At least 1,000 Saudi Arabian women flee the country each year because of the country’s ingrained misogyny, a sociologist based in the country's capital Riyadh has claimed.
Higher numbers are also believed to leave for the more liberal city of Jeddah.
They are part of an apparently increasing number of women who have tired of the country’s highly sexist social system and decided to leave for a better life, according to Mansour al-Askar of the Imam Muhammad ibn Saud University.
He told The Economist that he estimated more than 1,000 women leave every year.
Saudi Arabia adheres to a harsh version of Wahhabi Sunni Islam and is notorious for strict Sharia law it employs. It remains the only country on earth where women are banned from driving.
Women and are also subject to walis, or male guardians, throughout their lives – usually their father, husband or other male relative.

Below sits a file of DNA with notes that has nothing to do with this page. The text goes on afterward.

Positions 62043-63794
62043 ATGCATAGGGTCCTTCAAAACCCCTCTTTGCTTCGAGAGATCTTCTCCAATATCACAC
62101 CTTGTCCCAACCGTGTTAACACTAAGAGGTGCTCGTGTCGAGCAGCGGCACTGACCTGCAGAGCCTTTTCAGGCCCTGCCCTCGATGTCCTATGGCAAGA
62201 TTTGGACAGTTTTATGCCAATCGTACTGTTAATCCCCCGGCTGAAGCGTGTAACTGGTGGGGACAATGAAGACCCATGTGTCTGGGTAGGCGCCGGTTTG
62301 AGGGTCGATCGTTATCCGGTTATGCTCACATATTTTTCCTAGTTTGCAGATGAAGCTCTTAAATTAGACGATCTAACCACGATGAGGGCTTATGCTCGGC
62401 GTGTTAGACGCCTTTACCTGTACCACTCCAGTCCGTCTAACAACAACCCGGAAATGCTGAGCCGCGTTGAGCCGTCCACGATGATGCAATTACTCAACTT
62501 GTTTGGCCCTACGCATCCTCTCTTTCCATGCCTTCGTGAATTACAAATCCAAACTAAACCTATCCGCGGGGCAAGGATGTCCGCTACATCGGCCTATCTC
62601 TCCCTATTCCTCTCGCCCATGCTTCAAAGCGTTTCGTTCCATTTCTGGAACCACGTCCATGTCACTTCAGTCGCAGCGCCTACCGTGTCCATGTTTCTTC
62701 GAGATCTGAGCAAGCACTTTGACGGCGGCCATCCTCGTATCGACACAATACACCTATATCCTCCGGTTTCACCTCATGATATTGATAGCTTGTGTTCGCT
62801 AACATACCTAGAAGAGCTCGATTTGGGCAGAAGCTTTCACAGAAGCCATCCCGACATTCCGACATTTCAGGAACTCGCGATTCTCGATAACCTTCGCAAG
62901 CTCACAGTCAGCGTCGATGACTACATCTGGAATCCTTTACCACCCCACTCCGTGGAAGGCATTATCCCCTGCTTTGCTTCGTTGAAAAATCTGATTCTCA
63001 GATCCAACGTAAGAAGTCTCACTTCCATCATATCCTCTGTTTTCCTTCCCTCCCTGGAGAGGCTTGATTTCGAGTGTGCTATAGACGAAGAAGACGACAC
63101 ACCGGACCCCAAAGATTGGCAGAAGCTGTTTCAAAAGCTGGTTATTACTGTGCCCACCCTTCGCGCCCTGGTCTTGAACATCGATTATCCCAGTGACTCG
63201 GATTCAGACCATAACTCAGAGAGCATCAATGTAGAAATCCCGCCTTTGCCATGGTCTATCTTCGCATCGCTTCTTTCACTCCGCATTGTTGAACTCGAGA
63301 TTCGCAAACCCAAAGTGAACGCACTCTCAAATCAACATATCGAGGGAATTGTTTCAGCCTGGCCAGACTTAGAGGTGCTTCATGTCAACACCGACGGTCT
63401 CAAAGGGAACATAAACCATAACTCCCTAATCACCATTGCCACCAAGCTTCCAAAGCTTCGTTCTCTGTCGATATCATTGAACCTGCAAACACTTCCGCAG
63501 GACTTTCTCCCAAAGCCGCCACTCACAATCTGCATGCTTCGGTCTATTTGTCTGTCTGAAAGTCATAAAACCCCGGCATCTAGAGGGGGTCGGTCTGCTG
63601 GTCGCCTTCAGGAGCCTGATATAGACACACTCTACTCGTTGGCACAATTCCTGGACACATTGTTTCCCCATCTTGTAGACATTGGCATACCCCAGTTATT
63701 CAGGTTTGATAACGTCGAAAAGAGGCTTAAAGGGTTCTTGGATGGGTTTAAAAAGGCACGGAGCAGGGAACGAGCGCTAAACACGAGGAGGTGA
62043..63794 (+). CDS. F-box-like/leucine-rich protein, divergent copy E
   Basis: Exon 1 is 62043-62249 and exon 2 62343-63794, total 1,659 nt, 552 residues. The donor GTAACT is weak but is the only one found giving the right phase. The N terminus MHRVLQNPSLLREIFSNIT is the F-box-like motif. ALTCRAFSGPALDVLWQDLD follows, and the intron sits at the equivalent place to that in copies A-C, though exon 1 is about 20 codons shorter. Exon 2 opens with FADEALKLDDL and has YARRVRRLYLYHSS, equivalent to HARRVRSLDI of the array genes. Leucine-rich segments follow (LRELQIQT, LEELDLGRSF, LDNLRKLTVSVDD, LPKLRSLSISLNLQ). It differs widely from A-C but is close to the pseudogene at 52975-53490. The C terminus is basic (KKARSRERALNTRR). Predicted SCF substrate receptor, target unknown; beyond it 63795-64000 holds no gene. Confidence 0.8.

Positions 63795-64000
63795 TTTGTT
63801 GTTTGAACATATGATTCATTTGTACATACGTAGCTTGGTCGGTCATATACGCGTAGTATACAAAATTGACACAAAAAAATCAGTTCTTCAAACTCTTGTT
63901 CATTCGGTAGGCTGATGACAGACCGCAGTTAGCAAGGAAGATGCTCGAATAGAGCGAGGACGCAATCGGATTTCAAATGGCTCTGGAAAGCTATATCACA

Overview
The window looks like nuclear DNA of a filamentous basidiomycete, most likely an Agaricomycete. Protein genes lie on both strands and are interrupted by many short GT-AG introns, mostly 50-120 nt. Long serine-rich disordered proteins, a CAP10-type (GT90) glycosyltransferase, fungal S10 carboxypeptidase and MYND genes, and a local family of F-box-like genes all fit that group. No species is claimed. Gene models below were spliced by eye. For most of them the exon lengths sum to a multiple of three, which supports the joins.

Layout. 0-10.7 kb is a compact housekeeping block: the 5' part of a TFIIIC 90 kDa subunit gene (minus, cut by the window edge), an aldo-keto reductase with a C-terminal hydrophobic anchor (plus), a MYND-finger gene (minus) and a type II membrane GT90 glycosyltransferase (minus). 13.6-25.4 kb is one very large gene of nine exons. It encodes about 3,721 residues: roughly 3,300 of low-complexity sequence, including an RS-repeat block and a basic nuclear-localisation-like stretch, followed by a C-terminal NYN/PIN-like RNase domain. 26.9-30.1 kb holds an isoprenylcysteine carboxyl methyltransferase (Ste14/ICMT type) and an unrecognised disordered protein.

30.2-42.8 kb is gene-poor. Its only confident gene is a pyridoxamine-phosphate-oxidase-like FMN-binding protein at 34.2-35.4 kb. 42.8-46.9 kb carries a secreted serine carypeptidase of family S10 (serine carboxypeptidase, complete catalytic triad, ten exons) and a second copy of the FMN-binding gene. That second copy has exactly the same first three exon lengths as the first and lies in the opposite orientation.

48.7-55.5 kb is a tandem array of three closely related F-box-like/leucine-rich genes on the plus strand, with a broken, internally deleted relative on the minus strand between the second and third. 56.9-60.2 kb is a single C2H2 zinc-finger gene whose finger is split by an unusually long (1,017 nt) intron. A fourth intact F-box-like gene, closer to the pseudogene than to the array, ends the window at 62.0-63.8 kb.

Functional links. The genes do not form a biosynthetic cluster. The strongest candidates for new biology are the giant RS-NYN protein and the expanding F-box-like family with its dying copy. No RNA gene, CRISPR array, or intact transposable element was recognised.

They must have their permission before engaging in almost any sort of activity, from getting an education or job, to simply leaving the house.
In Saudi Arabia, a woman’s freedom “is largely dependent on the good will of her male guardian,” according to a 2016 report Human Rights Watch.
The organisation has called the guardian system: "The most significant impediment to realising women's rights in the country".
While it is difficult to quantify the precise number of women leaving their homeland, some academics have claimed that it is affecting the oil rich country's economy and society
“Saudi Arabia is losing the battle to keep its talent,” Saudi academic, Najah al-Osaimi, told The Economist.